The Lenovo x220 comes with an Intel i5-2520m processor. The machine has a 1366×768 LCD. Many games natively support the LCD, other games may only support 1280×720. The i7 version of the X220 has the game graphics as the i5 CPU.
The HD 3000 (Sandy Bridge GT2+ core) includes support for DirectX 10.1 and OpenGL 3.1.
Classic games will run OK on low settings with the HD 3000 graphics. The 12 unified shader cores are not very powerful. 129.6 GFLOPS is the maximum.
The HD 3000 is between the Radeon 5470 and 64xx series in terms of capability, We estimate that it is about 3x as powerful as the Radeon 3470 in general terms.
The HD 3000 has 32MB dedicated memory but it designed to support shared system memory and the L2 cache. The machine came with 4GB of RAM which is enough for the HD 3000. Additional memory is helpful generally.
TRYING OTHER GAMES
The HD 3000 only fully supports DX10 which shipped with Windows Vista. The HD 3000 does have WDDM 1.2 which shipped with Windows 7. The X220 shipped well after Windows 8 was released.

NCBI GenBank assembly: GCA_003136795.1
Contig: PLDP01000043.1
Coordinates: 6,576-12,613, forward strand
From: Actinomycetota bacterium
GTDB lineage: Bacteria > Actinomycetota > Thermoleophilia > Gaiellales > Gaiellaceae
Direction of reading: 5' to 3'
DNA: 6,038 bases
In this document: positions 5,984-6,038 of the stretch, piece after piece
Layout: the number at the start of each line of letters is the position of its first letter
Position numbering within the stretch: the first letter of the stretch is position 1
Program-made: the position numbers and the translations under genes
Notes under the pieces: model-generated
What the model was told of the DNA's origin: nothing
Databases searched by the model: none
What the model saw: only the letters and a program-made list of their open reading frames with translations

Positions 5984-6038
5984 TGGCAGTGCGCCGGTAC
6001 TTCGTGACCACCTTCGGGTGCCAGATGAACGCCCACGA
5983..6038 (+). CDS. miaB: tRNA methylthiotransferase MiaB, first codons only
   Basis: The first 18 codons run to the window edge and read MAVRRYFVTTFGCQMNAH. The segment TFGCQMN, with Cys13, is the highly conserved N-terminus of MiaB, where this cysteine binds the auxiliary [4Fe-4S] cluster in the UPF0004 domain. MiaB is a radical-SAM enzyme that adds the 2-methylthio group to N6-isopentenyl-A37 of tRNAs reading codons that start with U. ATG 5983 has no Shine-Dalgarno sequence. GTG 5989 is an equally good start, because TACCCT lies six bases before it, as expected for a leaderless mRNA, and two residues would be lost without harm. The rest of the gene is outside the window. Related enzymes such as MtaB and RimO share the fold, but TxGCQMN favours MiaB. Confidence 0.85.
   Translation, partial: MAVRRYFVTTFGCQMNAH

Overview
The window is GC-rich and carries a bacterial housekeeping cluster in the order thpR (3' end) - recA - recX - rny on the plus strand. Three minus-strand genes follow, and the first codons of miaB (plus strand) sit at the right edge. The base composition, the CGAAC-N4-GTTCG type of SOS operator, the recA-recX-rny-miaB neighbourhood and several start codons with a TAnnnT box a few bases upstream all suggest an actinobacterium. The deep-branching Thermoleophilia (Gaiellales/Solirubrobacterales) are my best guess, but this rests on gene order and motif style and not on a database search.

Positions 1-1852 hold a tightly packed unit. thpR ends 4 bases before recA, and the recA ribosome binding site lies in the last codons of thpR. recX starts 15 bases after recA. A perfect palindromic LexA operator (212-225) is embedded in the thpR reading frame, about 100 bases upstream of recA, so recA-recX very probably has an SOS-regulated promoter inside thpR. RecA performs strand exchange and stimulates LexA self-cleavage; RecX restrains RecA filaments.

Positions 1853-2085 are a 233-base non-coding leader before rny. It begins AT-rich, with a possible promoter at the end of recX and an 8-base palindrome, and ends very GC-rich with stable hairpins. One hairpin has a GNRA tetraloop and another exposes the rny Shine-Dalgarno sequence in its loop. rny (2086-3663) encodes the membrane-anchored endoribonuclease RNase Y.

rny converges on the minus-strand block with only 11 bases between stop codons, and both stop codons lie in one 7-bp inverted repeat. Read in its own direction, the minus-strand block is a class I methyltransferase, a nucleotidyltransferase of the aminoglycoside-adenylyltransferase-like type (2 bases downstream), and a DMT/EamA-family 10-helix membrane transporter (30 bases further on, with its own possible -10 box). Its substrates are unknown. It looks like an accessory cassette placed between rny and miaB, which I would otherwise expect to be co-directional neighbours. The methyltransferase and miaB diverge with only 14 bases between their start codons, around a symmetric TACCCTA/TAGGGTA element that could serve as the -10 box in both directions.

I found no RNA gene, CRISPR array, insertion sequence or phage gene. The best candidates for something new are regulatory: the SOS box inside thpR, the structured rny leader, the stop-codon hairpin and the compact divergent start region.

Generally DX9 works best on the HD 3000, DX10 games may run too slowly. The HD 3000 lacks the support for revamped DX11 API.
The HD Graphics 3000 playing Dragon Age: Origins is a huge step forward at 1024×768. It’s 70% faster than Clarkdale integrated graphics, and fast enough that you can actually crank up some quality settings if you’d like. The higher end HD Graphics 3000 is also around 26% faster than a Radeon HD 5450.
With the turboboost, the HD 3000 has enough performance for many classic titles. The HD 3000 shares the L2 cache with the CPU which helps a lot to overcome the limited number of shader cores. Games that can use the AVX instructions will run better on the Core i5-2520m with the HD 3000 graphics.